“Get your hands off the children they’re fighting for air.”
Bad wind breathing in the streets tonight
A gunshot rhythm to a decomposing lullaby
I rest my head on the bosom of restless nights
Death is dining at our table
We feast on our nails
There is a bullet with my name on
Waiting to exhale inside of me
There’s not alot of sympathy
With the life I’m leading
If only I could begin again
But I’m not surprised it’s the end
I feel helpless
I can’t help it if I don’t need a lullaby
We need a miracle
If this is where our hearts lie
Where is our home?
I rest my head on the bosom of little faith
Still we keep hanging on for a saint
Barking serenade of panic
The moon is wailing
Quench your thirst my son
Make sure you lick the knife clean
Inside of me my life will be an offering
To those that I have failed
There’s a bottle with my name on
And I’m waiting to inhale
I rest my head on the bosom of restless heights
I rest my head on broken promises
The first track off of their debut album, Dutch Courage. If I’m being completely honest, this is probably the most skipped track on the CD for me. The early days saw me quickly moving on to the incredibly catchy Holy Trains more often than not. While still not one of my all time favourites, Lullaby has redeemed itself from an initially poor showing, not least because of a tasty guitar solo
With a name like Decomposing Lullaby you know you aren’t going to be spending the next 40 minutes listening to songs about summer days and good times. While not exactly an ‘angry’ band there isn’t a lot of happiness on this album. Helplessness, hopelessness and dispossession are the themes on display. A healthy dose of manliness puts a stop to this being classified as anything close to emo. These guys would punch sad emo kids in the liver and then have a smoke.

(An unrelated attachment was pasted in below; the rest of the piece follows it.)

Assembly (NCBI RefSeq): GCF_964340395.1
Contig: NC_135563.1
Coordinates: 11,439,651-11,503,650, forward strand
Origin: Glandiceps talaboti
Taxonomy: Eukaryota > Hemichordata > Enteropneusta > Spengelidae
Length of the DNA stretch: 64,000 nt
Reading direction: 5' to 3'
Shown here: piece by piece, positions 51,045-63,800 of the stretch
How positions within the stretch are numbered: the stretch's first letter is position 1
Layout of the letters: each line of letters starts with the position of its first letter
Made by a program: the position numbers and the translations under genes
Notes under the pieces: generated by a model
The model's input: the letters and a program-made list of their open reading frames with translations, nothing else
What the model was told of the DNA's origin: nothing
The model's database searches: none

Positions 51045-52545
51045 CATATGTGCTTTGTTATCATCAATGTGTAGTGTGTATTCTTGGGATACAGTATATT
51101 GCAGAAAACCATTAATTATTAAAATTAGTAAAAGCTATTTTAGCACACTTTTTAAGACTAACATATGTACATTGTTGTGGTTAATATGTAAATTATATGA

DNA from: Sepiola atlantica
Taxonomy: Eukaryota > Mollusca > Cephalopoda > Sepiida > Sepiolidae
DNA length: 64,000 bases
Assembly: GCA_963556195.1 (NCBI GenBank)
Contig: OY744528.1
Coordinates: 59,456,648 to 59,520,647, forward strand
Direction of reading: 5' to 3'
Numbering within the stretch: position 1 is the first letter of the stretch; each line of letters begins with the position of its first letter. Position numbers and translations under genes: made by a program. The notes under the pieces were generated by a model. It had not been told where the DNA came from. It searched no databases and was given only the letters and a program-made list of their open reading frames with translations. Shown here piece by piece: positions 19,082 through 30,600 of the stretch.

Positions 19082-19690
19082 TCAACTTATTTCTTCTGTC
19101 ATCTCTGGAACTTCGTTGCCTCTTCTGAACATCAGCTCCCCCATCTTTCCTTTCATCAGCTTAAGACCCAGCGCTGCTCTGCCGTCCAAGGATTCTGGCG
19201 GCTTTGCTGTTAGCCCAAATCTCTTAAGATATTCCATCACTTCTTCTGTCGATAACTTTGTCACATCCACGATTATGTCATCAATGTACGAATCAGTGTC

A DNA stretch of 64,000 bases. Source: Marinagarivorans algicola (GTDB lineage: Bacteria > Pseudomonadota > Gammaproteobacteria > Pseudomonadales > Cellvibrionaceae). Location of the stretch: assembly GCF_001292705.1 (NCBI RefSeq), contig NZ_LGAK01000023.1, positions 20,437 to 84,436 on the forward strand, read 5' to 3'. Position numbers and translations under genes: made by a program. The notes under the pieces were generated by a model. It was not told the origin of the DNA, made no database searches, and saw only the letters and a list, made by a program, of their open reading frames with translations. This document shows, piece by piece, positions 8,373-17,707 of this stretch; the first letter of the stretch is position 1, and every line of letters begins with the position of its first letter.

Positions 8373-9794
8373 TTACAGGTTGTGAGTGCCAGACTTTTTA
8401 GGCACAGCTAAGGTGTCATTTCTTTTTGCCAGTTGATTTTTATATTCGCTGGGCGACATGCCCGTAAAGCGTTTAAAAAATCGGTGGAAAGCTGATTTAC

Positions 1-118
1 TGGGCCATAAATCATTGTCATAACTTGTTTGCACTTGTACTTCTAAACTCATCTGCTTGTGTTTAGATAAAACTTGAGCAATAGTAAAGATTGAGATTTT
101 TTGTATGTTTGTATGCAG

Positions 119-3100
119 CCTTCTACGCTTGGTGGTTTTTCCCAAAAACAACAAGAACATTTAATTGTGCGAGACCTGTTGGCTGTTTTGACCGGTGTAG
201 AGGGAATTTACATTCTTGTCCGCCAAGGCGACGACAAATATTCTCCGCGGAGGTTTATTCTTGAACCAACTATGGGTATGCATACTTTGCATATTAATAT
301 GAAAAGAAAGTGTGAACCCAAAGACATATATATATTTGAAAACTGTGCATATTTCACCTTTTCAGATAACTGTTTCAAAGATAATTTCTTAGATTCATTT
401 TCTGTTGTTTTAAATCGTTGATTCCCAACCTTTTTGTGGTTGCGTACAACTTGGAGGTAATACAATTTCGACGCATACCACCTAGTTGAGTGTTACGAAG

Lullaby opens the album at a decent pace, deftly displaying the major themes of the album.And of course, there’s the little matter of that guitar solo, preceded by a foreshadowing of just how low Laudo is willing to go with his vocals.
All in all, those opening guitar chords are enough to put me in the mood for what has become nothing less than an epic album.
“there’s a bullet with my name on, waiting to exhale inside of me”
(This is not a musical blog. I have no musical training. Production and whatnot is Bernard’s thing. But I love me some aKING…)
With the release of aKING’s new album I’ve been plunged back into my crazy obsessive love of this South African rock band. These guys have a number of entries on my mental Soundtrack of Stellenbosch (ooh, blog-idea). It’s something about the lyrical complexity of the songs, the ridiculous emo-vibes or the just plain old-school rockingness. I’ve bought the T-shirts, watched the music videos, got beer spilled on me at the concerts and now it’s time for the self-indulgent blog series. 25 Songs, listened to and over-analysed. Taking it more like a poetry anthology than two CDs (and an EP), I’m sure a lot of actual music people will disagree with my opinions, but in that case you can go get your own blog. aKING month is here!
See what the fuss is about at www.rhythymonline.co.za